WINDHOEK - Three months after President Hage Geingob instructed the ministries of Land Reform and the Ministry of Agriculture, Water and Forestry to restore Ongombo West to its productive glory, the farm remains unproductive.
Before it was expropriated and given to its former workers, Ongombo West was once a flourishing commercial flower farm that exported flowers to Europe but since its expropriation became a shadow of its glorious past. The people resettled on that farm cannot even grow vegetables for own use and they are beggars.
Yesterday, officials from the Ministry of Land Reform that had campaigned for the expropriation said they are still working on a ‘plan’ to assist the new owners.
Geingob through Presidential Press Secretary Alfredo Tjiurimo Hengari last October instructed both ministries to ensure that farm Ongombo West be turned around from its current status, in order to start exporting flowers to Europe again.
“Through partnering with skilled commercial farmers, and setting up of a cooperative this can be done, “Geingob told the two ministries last year.
But, Chrispin Matongela, the Ministry of Land Reform Public Relations Officer (PRO) yesterday said the ministry is working on ‘a strategy’ to assist farmers resettled on the farm without mentioning what this strategy entailed.
“The ministry has been aware of the situation of farm Ongombo- West before the conference, an assessment was carried out to develop a strategy to assist the beneficiaries, and furthermore the ministry also visited the farm again for further assessment,” he said upon inquiry.
In its heyday, the farm exported 150 000 flowers to Germany, Holland and South Africa annually. In its prime, Ongombo West produced between 130 000 and 150 000 Arum Lilies (Zantedeschia flowers) worth an estimated U$500 000.
When New Era visited the farm in July 2016, the scene was that of a settlement of destitute families relying on handouts. Many were sitting idle and asked for government handouts instead of farming on the fertile soil under their feet.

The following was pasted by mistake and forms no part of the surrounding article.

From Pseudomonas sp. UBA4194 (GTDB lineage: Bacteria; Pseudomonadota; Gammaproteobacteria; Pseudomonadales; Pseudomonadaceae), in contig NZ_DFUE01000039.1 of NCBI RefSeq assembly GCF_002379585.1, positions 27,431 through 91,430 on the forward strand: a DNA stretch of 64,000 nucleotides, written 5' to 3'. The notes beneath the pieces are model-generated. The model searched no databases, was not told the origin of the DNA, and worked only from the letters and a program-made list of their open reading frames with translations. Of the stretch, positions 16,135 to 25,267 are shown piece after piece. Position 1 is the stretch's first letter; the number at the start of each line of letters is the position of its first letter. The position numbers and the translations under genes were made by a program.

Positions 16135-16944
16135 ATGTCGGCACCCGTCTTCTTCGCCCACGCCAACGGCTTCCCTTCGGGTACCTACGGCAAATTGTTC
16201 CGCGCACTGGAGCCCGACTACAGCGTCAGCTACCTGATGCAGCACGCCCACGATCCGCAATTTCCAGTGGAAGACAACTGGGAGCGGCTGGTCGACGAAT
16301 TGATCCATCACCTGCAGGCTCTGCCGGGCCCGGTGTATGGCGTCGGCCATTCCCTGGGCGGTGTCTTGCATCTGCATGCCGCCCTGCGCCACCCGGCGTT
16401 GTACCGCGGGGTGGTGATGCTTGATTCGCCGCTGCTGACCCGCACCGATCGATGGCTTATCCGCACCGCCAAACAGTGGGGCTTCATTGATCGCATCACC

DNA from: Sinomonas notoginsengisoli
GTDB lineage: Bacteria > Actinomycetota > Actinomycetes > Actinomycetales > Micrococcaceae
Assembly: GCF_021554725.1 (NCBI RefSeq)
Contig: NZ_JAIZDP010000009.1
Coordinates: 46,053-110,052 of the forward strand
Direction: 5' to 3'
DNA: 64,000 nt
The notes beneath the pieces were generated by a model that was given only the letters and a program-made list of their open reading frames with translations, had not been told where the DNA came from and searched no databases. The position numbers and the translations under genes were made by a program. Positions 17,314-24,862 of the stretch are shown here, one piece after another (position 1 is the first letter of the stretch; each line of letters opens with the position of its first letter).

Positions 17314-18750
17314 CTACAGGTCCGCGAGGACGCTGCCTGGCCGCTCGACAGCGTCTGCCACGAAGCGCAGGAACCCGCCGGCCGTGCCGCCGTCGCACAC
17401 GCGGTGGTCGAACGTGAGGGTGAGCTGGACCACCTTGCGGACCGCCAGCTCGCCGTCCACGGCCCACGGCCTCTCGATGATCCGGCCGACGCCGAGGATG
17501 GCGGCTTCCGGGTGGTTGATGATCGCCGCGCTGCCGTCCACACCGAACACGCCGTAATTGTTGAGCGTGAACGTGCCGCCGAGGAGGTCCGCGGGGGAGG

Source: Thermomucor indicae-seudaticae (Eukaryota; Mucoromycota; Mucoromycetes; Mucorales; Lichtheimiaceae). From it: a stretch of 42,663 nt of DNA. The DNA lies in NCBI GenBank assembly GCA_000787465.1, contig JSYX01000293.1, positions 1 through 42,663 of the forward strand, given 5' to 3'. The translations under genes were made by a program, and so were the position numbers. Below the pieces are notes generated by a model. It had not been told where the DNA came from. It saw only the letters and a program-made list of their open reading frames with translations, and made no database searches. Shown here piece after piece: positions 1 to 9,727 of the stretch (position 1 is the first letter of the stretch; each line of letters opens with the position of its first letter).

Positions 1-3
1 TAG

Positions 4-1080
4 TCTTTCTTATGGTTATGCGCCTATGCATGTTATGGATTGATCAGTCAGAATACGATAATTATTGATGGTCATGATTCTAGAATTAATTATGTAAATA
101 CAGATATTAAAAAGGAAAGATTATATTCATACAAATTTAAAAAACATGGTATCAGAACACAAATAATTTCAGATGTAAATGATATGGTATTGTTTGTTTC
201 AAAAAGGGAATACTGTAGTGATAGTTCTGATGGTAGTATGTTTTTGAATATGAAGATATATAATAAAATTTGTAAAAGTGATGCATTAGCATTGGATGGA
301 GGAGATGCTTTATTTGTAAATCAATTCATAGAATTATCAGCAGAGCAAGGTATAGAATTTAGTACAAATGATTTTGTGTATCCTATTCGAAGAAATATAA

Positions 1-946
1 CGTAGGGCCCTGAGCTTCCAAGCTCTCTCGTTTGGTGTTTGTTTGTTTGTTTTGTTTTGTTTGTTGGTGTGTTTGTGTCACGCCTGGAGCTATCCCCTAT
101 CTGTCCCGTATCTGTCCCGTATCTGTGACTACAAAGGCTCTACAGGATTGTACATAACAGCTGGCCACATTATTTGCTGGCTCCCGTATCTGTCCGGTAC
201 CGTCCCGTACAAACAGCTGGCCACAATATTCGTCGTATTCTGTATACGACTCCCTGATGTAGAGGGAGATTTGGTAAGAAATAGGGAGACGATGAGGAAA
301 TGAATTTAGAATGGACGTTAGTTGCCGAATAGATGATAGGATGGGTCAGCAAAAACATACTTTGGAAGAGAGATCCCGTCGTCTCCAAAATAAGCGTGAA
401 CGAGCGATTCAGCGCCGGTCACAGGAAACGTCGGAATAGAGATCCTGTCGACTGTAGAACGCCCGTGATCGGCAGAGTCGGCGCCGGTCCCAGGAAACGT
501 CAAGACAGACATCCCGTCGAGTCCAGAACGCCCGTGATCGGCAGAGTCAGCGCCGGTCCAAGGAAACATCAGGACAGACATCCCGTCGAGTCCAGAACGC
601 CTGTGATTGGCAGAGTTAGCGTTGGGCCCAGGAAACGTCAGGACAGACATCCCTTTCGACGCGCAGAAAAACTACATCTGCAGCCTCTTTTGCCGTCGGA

Government has divided the farm into sections of varying hectares and each section was given to a group of families or individuals for farming. Some of the resettled people, such as those under the Namibian Former Robben Island Political Prisoners Trust are trying to farm on their part of the farm.
The former veterans have set up a horticulture garden as a trial, and their aim is to establish fully fledged horticultural farm.
A number of livestock could be seen on several sections, owned by weekend farmers, on this farm that is situated 40 kilometres east of Windhoek.
At the time of the visit, the section occupied by the former employees had an atmosphere that is heavy with a sense of desperation, poverty, and unemployment and illiteracy levels among the resettled farmers.
Then they only possessed few chickens, donkeys, goats and plenty of stray dogs.
“Government has abandoned us. They promised to provide us with livestock so that we can start farming to improve our lives, but to no avail. All we want is just livestock and water then our lives will be better,” moaned Wilfried Hoebeb at the time. Hoebeb was born and bred on the farm 45 years ago.
But government did try, at first, to accommodate the resettled farmers, including the farmworkers-turned-farmers. But things started going awry within months. On Section C of the farm, the irrigation system installed by the previous owner was destroyed within a month. Government had to repair it at a cost of N$1.6 million. New Era was told that the pumps have not worked for years.
Hoebeb told New Era during the visit that their deplorable living conditions could improve had government fulfilled its promises to provide them with water infrastructure and livestock.
“I am hopeless. I have nothing to add to my name. The only thing I know is farming,” he said at the time.
2019-02-01 09:26:03 2 months ago